For instance, the confrontations between the displaced Sudanese with rite police in the IDPs camps in the outskirts of Khartoum exposed the regimes ills to the world and generated immense international condemnation of the regime. Students’ peaceful resistance to NCP regime represents another important facet to this multi-front scramble for freedom and rebellion against totalitarianism of the Sudanese state.
It also goes without mention, the struggle of Sudanese Diaspora in North America, Europe, and Africa (the seventh front, according to John Garang), made huge difference. The cooperation between the Sudanese Diaspora, rights groups (Amnesty International, Human Rights Watch, CSI International), think tanks such as International Crisis Group, NGOs Against Oil in Sudan, Sudan Advocacy groups in US, have all played very important role in realizing a just peace in Sudan, among others. SPLM could not have succeeded without all these invaluable contributions.
What’s more, the solidarity of Northern Sudanese parties (the DUP, Uma, Sudan Communist Party and others), was also vital to survival of SPLM morally and materially, thanks to SPLM New Sudan ideology, that brought them on board.
Even SPLM’s arch enemies, the Anya Nya 2 and the splinter groups such as South Sudan Independence Movement (SSIM), had helped the movement find its compass in the maize of political quagmire of mid 80s and early 1990. That was the time when greed, ambition, and abuse of guerrilla power had had the better of SPLM leaders. Despite the setbacks caused by such splintering groups, they were a blessing in disguise. There was progress in human rights records in the movement. Self-determination was brought into the political vocabulary of SPLM for the first time after Nasir Rebellion in 1991.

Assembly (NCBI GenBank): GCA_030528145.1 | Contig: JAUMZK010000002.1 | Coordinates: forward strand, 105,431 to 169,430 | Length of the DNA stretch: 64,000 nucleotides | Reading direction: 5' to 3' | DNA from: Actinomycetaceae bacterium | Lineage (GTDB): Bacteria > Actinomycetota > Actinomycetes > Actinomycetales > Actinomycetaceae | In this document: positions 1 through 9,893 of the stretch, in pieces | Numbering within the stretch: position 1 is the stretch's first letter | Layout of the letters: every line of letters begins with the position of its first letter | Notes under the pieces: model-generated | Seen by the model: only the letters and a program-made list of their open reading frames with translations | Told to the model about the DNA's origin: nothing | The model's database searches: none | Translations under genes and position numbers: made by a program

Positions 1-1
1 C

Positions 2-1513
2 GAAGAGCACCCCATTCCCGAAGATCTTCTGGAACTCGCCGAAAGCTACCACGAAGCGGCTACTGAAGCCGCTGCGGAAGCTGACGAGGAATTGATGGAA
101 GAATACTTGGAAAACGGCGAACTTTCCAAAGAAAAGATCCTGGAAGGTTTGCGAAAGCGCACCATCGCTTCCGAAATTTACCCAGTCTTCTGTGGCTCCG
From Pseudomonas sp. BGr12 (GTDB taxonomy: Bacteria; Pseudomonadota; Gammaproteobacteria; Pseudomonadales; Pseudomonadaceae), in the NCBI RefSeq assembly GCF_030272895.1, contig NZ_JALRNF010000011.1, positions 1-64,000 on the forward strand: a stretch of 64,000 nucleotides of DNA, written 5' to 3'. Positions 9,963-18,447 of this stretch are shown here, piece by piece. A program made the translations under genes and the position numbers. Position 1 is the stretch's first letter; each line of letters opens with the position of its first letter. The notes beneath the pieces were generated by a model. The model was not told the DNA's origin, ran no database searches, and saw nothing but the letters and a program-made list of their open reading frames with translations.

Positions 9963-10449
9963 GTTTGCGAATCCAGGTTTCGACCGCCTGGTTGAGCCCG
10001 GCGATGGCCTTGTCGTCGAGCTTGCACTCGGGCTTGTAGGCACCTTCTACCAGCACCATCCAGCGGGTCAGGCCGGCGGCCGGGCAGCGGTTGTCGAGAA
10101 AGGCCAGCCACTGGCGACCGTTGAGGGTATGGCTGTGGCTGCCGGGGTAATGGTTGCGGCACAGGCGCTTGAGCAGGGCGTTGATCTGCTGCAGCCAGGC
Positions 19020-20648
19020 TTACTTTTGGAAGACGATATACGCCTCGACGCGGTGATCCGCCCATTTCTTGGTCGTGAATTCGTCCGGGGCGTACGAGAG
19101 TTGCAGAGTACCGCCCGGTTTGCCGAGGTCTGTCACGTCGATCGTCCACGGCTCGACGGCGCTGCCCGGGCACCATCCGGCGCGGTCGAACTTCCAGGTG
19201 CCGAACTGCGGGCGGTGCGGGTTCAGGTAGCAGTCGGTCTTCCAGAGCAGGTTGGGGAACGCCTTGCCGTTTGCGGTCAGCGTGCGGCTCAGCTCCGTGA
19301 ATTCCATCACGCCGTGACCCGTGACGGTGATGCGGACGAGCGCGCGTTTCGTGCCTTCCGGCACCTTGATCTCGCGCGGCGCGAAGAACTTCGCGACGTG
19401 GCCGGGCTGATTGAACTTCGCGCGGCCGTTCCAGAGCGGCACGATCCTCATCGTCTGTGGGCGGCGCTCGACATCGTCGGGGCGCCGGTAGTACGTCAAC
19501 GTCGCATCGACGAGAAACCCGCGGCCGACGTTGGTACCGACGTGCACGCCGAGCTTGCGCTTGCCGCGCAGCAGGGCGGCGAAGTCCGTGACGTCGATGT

All the above demands acknowledgment by the SPLM leadership. Such awareness will do much to moderate the current "winner-takes-all" doctrine that is being used by the ruling party in recruiting people in the government of South Sudan (GOSS).
This "make-and-eat your own cake" ideology is currently the "Berlin Wall" that still separates between those who took up arms to fight the injustice, and those who struggled through other peaceful means for freedom. And without breaking down this "Berlin Wall", mobilization of South Sudan human and intellectual capital will remain a myth. The long term consequences for the South will be grave.
And about the SPLM original vision, the presidential candidate reminded his listeners of being the key to future political and economic success of South Sudan: “Since the formation of the SPLM in 1983 I faithfully remained guided by its vision and mission. A Nation without an absolute vision shall face serious challenges especially in development. It is essential for any nation striving for peace, stability and prosperity which is inspired by a people’s-driven vision lead by a committed leader.”
While the SPLM vision of New Sudan had captured the imagination of great majority of Sudanese, realizing it on the ground has presented many challenges to the party. For instance, the call for a secular democratic Sudan has been undermined by party's inability to set up institutions that protects basic freedoms and rights for all. And hence, SPLA which should now be an independent army of the South is still in practical terms, an armed wing of SPLM.